The EC's President Prodi, Human Mortadella

| 16 Feb 2015 | 04:19

    Unusually for a famous native of Bologna, Prodi's not a Communist. Unusually for a Christian Democrat, he's both a Christian and a democrat. But what made Prodi a logical choice for Europe's presidency is that he seems constitutionally incapable of lying. This straight shooting is no small thing in a European Commission that's brazenly designed to function undemocratically. One of Prodi's predecessors on the commission, the Mitterrand protegee Edith Cresson, ran her office so crookedly that an investigation turned up research-and-development contracts for her dentist.

    Prodi, by contrast, is wide open. For example: Even though he's never been a socialist, his coalition was made up of left-wing reformists (with a few ex-Commies thrown in). So Prodi always gets lumped in with Clinton and Blair's "Third Way." When asked whether there was anything concrete about the "Third Way" Prodi replied, "No. For me it was just a way to get to talk to Americans about things." He speaks about (eventually) shelling out money to rebuild Serbia.

    Although he taught at Harvard, Prodi's spoken English is not up to conceptual heavy lifting, so he falls into this agitated kind of conversation whereby he tries to communicate through vibes, rather like the Italians you see in Sinatra movies or Prince spaghetti commercials. He'll typically reply to a question by saying, "It's..."?then smiling, and then agitating his hands frantically as if he's miming shaking a martini?"You see?"

    He is, in the best sense, a political softie. That he jiggles like a man who's no stranger to the Second Helping reinforces the image. His opponent, the Communist Giuliano Ferrara, once dismissed Prodi as "mortadella with a human face."

    Wry Baloney But in politics, behind every mortadella stands a hard salami. In Prodi's case, that would be his longtime aide, the Uruguay-born Italian Ricardo Franco Levi. At lunch, Levi described the "rapid reaction" force he's set up to trash "inaccurate" press coverage of Prodi and the European Commission in general. It makes Joe Lockhart look milquetoastian. Hundreds of journos crowd into the half-hour press briefings that either Levi or his deputy gives every noon. It's a weird show: There are generally eight or nine of Levi's Mini-Me's, each of them representing a ministry, standing huddled on one of the side aisles, rather like L.A. Mexicans waiting for work outside a 7-Eleven at 6 o'clock in the morning. As questions arise touching on their particular areas of expertise, they get beckoned to the podium. And they begin with a Mao-style trashing?by name?of the articles that have pissed off their various ministries. The day I was there it was mostly foreign policy stuff, like: Chris Patten has not said that Russia represents the greatest threat to stability in Europe, the first Mini-Levi began. Has! Not! Said! A Danish paper reported that. What he said was... And then: Recently, another report in the AP said that Yasir Arafat would visit Brussels. If you read carefully the speech [by Patten], he has not announced that.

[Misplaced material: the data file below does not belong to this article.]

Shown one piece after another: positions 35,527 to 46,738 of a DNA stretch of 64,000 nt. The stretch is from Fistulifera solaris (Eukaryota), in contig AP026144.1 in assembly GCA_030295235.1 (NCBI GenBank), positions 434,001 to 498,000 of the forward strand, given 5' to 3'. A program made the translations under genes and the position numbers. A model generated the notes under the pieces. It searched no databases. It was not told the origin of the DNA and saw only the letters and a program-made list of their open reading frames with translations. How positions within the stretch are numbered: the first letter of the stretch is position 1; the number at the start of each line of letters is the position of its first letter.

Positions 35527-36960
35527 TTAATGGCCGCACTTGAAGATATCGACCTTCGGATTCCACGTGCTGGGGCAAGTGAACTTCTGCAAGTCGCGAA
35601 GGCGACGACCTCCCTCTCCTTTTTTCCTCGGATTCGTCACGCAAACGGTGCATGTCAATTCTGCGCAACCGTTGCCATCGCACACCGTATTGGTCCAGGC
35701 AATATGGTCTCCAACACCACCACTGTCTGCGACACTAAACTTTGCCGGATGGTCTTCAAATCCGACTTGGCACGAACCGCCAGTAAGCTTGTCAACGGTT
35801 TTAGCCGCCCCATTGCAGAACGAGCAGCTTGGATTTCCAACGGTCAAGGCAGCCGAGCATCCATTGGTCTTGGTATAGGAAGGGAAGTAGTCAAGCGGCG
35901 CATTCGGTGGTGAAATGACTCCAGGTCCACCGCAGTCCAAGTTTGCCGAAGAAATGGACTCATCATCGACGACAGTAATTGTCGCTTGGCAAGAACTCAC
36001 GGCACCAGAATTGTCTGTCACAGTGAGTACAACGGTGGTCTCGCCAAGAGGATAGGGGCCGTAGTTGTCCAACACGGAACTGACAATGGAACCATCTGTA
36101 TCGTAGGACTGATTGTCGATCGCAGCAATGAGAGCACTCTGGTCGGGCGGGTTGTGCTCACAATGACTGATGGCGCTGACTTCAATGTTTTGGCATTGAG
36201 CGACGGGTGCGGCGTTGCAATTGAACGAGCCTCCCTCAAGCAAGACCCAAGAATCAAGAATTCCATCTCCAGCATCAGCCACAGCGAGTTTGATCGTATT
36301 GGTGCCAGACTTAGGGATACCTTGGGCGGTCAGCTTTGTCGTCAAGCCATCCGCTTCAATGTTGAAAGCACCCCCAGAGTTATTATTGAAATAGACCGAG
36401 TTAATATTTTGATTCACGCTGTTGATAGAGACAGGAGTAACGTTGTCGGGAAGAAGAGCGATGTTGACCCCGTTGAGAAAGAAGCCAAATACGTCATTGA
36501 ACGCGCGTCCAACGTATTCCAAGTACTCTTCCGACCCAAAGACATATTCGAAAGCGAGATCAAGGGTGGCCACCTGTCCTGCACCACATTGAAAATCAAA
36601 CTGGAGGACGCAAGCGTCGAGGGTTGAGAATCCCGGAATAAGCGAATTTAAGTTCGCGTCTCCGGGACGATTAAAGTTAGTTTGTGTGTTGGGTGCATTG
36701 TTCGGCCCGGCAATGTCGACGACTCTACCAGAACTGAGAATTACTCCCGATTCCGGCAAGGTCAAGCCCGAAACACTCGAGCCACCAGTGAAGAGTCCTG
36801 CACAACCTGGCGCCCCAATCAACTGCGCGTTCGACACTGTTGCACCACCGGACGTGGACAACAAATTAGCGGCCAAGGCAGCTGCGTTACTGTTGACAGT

How Euro: "If my boss didn't say it happened, it didn't happen." This is just the kind of thing any American journalist hates. Differently put, it's evidence of a frustrating, French-style collusion between the press and pols. It's not that Jean-Jacques Politique goes up to Jean-Louis Journaliste and offers him 10 thousand francs if he'll say nice things. It's that all politicians insist that stump oratory and press releases are the only legitimate raw material of political journalism, and that behind-the-scenes conversations, off-the-record interviews and leaked documents are out of bounds, "speculative." Eventually, after repeated batterings at press conferences like these, the journos go along.